Maybe I've just been unlucky in my career, but I've never seen an intranet I didn't dislike. So the opportunity to design one, based on the experience of the 2.0 Years, was quite appealing. Inspired in particular by the work of Jenny Brown and Lloyd Davis at Justice, we based our thinking on the notion of an RSS dashboard. Since the biggest problem with most intranets is that they aren't reliably updated, we thought, why not build an intranet that updates itself? So at its heart, the site is a huge RSS archive - pulling in news releases and media commentary from UK government, international organisations, expert analysts and humble bloggers. And since it's all sitting on top of a WordPress MU installation, it's easy for us to make each item commentable - on the platform itself, rather than at the originating site.
Of course, there's a risk of information overload. So we've built a 'collaborative editing' function - along the lines of Google Reader's shared items, but done as a group thing. If you read something which you think your colleagues ought to see too, you click the star icon, and it gets promoted to a 'daily highlights' list on the site homepage. Then, at the end of each day, there's a Daily Email which rounds up all the 'starred items' - so even if you never look at the website, and we're realistic enough to accept that some won't, then you can still get the benefit from it.
We've used various WordPress plugins to add calendar functionality; to allow users to upload (non-restricted) documents; to put their faces against their contributions, making the place feel a bit more human; and even to allow senior staff to blog on the site via email. You could probably accuse us of throwing the entire 2.0 playbook at the project, and you'd be absolutely right. But apart from the core aggregation and recommendation functionality, everything else uses off-the-shelf open-source plugins, installed and configured (generally) within a few hours. So if they don't work out, what have you lost?
This project has taken up most of my time for the past four months; working with my regular co-conspirators Simon Wheatley and Jonathan Harris, we've pushed the boundaries of the technology, and tested the limits of the civil service mindset. Although many of the individual elements have been tried before in government, I believe it's the first time anyone's tried to do all of it, all together - and crucially, all on an in-house system, which opens up some very interesting possibilities. (And yes, as ever, you might be pleasantly surprised by the price tag, too.)
So is this finally an intranet I like? I'll offer a provisional yes for now, but maybe it's better to ask me again in a few months. Since it's a closed system, there's limited scope for me to demo it... but if it's something you might be interested in, ask me very nicely, and I'll see what I can do.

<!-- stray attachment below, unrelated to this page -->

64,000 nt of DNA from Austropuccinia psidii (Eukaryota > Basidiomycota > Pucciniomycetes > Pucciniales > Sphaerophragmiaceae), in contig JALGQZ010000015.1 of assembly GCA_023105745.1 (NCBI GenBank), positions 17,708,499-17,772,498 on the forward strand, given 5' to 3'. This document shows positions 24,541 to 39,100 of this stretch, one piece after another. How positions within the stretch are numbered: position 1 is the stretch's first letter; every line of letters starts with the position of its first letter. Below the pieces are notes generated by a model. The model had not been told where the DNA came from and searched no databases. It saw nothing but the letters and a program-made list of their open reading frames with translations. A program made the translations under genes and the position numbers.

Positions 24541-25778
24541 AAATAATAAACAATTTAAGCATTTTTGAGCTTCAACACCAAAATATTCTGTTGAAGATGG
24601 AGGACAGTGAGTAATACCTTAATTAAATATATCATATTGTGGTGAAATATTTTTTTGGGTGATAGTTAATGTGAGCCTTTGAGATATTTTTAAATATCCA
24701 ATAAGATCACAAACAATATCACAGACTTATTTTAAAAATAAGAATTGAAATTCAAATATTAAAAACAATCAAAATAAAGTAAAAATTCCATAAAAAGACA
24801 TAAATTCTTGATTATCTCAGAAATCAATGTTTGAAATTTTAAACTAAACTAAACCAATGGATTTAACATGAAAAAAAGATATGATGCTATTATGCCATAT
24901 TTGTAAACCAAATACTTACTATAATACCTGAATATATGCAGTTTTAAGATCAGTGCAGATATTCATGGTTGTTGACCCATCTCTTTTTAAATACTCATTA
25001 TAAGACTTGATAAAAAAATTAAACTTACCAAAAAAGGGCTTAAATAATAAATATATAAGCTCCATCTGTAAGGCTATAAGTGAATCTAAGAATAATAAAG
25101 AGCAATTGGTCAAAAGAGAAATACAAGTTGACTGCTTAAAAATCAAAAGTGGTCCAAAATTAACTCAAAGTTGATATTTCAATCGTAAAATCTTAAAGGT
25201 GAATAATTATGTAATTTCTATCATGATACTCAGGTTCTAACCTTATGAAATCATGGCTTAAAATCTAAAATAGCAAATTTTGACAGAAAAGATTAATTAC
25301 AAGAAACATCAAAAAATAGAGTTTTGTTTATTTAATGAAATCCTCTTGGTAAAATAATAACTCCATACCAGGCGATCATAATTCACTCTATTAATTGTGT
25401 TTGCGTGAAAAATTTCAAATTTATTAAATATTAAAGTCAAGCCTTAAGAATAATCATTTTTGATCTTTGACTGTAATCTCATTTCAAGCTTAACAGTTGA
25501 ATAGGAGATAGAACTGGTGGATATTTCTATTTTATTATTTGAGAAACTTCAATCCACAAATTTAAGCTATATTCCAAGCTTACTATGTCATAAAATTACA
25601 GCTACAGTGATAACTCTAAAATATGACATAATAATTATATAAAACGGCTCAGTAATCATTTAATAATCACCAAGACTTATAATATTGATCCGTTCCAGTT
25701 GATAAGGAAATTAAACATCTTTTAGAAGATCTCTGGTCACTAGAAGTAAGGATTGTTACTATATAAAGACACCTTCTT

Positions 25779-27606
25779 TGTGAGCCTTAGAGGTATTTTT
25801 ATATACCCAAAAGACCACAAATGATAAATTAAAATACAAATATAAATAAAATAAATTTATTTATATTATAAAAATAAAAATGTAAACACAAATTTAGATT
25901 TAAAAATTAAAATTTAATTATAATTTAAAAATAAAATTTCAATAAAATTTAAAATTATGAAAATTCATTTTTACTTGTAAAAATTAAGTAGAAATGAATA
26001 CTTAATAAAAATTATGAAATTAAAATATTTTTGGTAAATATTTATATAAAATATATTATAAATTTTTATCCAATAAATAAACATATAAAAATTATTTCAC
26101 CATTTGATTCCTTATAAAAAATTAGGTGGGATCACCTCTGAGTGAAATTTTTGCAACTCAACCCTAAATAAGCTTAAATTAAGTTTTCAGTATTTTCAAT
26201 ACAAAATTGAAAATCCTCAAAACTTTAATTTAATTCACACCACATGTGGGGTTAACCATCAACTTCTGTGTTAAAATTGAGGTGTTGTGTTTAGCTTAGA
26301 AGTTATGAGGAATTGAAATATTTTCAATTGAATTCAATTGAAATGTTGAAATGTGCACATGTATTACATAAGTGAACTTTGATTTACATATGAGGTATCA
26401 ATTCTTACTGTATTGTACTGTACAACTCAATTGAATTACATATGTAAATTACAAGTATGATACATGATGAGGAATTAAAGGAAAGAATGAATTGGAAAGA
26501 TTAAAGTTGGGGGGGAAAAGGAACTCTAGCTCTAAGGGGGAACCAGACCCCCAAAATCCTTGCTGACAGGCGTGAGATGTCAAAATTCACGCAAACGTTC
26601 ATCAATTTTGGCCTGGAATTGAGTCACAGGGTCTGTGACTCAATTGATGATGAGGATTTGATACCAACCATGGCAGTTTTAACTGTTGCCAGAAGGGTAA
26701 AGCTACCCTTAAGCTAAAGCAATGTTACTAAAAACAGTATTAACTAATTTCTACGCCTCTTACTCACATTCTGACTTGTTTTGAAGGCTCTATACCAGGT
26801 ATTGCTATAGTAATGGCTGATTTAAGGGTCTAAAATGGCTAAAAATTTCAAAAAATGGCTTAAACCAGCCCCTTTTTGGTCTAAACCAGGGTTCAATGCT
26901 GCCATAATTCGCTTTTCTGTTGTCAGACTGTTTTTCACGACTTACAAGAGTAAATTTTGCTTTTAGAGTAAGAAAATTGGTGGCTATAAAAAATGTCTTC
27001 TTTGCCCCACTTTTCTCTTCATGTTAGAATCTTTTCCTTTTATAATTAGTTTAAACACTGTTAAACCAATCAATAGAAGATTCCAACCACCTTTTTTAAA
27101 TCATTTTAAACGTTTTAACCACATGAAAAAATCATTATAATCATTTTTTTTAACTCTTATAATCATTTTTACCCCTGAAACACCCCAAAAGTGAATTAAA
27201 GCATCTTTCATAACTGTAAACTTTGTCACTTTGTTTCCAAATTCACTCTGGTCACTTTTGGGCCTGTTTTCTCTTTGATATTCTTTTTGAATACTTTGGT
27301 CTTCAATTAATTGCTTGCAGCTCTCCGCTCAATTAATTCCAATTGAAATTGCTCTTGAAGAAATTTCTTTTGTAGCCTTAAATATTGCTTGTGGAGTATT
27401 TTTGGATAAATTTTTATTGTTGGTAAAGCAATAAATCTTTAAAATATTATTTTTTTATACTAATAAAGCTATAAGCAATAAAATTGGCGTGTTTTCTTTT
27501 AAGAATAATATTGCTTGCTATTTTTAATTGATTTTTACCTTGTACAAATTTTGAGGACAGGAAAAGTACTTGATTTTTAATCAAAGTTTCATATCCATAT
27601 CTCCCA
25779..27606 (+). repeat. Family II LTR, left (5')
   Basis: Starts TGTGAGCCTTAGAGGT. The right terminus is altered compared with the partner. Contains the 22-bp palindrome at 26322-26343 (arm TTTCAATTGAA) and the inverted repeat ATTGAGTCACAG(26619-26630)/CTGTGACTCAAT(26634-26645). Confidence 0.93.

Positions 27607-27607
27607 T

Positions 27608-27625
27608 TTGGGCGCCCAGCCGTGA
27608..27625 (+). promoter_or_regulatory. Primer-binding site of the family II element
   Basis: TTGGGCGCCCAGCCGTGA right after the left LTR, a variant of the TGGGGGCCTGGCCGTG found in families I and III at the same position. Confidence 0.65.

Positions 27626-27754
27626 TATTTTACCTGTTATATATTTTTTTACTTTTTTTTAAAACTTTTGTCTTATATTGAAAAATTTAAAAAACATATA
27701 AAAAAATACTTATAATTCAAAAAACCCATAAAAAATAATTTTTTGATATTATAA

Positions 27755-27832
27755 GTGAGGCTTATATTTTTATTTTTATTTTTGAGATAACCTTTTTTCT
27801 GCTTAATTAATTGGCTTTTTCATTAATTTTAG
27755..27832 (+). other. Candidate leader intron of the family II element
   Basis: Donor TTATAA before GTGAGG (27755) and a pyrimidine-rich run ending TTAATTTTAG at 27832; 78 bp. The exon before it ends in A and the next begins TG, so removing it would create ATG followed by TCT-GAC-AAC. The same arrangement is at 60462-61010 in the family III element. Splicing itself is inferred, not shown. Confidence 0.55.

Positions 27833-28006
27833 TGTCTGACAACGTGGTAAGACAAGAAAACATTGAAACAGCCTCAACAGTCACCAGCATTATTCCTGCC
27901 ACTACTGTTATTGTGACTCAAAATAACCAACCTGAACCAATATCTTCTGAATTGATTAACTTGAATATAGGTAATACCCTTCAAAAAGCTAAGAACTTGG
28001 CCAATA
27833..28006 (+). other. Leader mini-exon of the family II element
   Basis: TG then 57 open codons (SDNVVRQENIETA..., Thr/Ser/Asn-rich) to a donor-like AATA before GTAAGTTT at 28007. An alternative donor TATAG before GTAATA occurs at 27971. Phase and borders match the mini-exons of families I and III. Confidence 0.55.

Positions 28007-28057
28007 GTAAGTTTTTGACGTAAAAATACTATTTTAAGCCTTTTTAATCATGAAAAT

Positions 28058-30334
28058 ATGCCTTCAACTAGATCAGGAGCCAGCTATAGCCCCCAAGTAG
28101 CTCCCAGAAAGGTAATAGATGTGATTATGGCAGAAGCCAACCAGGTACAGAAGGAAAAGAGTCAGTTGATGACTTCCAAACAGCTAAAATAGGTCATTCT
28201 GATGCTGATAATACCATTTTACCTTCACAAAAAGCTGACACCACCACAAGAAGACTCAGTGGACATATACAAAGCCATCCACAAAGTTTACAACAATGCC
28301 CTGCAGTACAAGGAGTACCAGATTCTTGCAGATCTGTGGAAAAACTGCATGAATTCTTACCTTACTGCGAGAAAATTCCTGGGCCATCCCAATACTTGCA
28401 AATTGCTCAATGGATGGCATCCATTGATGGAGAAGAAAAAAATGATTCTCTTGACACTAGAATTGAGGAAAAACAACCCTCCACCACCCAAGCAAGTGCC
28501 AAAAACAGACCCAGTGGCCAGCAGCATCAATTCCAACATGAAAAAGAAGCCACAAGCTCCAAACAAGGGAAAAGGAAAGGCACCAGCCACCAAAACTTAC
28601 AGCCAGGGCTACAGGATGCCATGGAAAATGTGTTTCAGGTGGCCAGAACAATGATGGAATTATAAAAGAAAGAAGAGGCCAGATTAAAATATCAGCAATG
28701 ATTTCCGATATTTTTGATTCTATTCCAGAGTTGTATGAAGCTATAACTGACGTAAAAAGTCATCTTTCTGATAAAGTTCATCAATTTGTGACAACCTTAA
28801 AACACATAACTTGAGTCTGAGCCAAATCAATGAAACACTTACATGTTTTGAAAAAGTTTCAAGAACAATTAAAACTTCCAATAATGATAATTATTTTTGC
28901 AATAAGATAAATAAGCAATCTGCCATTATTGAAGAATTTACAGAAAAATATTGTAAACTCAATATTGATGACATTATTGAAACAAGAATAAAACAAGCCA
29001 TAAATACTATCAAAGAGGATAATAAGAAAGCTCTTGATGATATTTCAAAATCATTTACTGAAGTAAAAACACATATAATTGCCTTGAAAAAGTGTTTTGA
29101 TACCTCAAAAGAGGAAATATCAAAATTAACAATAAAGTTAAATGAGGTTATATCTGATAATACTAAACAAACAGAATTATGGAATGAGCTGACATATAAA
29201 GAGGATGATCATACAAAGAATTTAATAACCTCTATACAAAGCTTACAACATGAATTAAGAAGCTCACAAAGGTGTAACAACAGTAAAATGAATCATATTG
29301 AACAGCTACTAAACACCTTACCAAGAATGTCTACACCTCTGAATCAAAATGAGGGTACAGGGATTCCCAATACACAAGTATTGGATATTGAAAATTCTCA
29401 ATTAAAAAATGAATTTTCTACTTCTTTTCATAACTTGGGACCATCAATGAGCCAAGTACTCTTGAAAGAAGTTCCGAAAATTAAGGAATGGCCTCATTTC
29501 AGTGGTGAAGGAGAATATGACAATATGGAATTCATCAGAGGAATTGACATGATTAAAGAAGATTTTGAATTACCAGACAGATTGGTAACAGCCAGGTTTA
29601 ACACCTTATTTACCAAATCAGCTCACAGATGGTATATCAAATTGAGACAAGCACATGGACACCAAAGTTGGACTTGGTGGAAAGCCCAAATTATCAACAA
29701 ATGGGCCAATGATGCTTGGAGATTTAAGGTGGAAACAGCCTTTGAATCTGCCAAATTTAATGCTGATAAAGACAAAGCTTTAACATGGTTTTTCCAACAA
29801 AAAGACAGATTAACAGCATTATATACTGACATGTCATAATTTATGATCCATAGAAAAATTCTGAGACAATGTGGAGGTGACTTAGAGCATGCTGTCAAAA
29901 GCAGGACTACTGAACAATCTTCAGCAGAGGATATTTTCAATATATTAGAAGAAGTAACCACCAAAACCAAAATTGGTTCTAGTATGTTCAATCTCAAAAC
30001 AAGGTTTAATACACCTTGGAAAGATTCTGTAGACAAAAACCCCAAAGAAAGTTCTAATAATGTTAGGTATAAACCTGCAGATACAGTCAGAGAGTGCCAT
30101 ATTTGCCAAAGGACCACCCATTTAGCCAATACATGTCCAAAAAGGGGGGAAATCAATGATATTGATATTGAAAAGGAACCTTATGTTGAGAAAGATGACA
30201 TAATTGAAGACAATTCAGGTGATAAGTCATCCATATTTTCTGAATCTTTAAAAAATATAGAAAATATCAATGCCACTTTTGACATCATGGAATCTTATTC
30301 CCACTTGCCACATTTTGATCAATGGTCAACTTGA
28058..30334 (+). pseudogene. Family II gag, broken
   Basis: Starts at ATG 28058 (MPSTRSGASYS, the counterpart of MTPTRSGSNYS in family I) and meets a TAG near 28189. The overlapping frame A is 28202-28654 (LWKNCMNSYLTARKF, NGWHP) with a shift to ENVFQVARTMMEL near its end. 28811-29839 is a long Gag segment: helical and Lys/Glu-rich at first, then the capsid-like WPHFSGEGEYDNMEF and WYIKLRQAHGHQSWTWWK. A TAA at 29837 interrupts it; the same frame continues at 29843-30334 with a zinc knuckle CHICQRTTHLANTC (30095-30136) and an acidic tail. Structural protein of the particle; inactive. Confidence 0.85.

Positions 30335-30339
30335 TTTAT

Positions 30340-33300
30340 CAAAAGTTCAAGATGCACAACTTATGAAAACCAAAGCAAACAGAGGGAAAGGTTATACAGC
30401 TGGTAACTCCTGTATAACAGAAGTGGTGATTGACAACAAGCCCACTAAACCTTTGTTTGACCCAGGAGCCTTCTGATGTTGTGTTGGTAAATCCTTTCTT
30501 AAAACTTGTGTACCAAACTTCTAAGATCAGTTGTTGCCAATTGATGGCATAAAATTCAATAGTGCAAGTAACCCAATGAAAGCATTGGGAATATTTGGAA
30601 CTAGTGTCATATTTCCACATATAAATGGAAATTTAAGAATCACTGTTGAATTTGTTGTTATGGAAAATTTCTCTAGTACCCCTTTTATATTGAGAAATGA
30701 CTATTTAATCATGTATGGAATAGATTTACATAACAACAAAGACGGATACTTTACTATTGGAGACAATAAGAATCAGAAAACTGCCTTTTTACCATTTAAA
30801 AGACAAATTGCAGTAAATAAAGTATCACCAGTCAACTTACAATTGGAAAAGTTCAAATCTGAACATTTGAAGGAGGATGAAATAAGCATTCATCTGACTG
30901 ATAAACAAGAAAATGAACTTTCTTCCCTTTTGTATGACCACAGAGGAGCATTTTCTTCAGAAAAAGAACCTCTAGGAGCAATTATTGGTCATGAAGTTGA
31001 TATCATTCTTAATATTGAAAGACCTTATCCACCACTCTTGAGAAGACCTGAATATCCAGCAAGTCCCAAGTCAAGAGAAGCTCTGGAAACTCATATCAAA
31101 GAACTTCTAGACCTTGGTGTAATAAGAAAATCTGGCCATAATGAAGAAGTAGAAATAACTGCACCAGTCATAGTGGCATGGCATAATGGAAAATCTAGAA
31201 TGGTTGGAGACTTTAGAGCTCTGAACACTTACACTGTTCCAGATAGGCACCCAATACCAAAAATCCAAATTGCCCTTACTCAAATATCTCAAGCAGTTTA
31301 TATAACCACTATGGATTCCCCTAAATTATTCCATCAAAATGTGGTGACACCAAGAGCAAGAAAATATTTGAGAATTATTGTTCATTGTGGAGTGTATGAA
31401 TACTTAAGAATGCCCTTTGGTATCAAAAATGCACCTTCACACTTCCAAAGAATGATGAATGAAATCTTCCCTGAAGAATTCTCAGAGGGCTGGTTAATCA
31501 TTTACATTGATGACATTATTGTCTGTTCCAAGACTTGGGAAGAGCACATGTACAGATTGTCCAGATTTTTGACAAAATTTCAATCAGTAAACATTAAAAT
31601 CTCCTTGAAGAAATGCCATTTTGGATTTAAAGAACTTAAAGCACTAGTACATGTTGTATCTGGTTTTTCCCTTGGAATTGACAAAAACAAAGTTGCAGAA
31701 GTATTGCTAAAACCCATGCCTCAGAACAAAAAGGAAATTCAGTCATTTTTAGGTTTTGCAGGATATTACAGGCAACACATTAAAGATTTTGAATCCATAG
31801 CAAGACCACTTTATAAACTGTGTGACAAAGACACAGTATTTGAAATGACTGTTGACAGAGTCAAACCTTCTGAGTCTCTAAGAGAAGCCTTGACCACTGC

On reflection, if you're going to put two of the most forward-thinking people in e-government into the same department, great things are probably to be expected. BERR (as was)'s Neil and DIUS (as was)'s Steph put their heads together on Monday afternoon, and on Wednesday, they launched a new corporate website for the newly-created Department for Business, Innovation and Skills. It's based on WordPress, with a bit of RSS magic, and the help of a few (free) web-based tools. And it's brilliant.
Steph documents the work with characteristic modesty:
It won’t win any design awards, and the downside to Heath Robinson web development will no doubt be some quirks in reliability. But happily, we can say we haven’t spent a penny on external web development or licencing costs, and we got something up within 3 days. Compared to the static, hand-coded site DIUS had for the first 18 months of its life, it’s a start, and a little bit innovative too.
Actually, I like the design: it's forcibly simple, but that's no bad thing, and is something they should try to maintain in the long run. There may be quirks; but that doesn't make it any worse than some of the £multi-million CMSes in Whitehall. Yes of course it's work in progress, but isn't everything - or rather, shouldn't it be?
I can't think of a better case study for the power of open source, web tools, pretty much everything I bang on about here. And if my work for the Wales Office was any kind of inspiration, I'm delighted to have been a part of it.
Oh, and just for the record... that's now the Prime Minister's office and the Deputy Prime Minister First Secretary of State's department running their websites on WordPress. I'm just saying...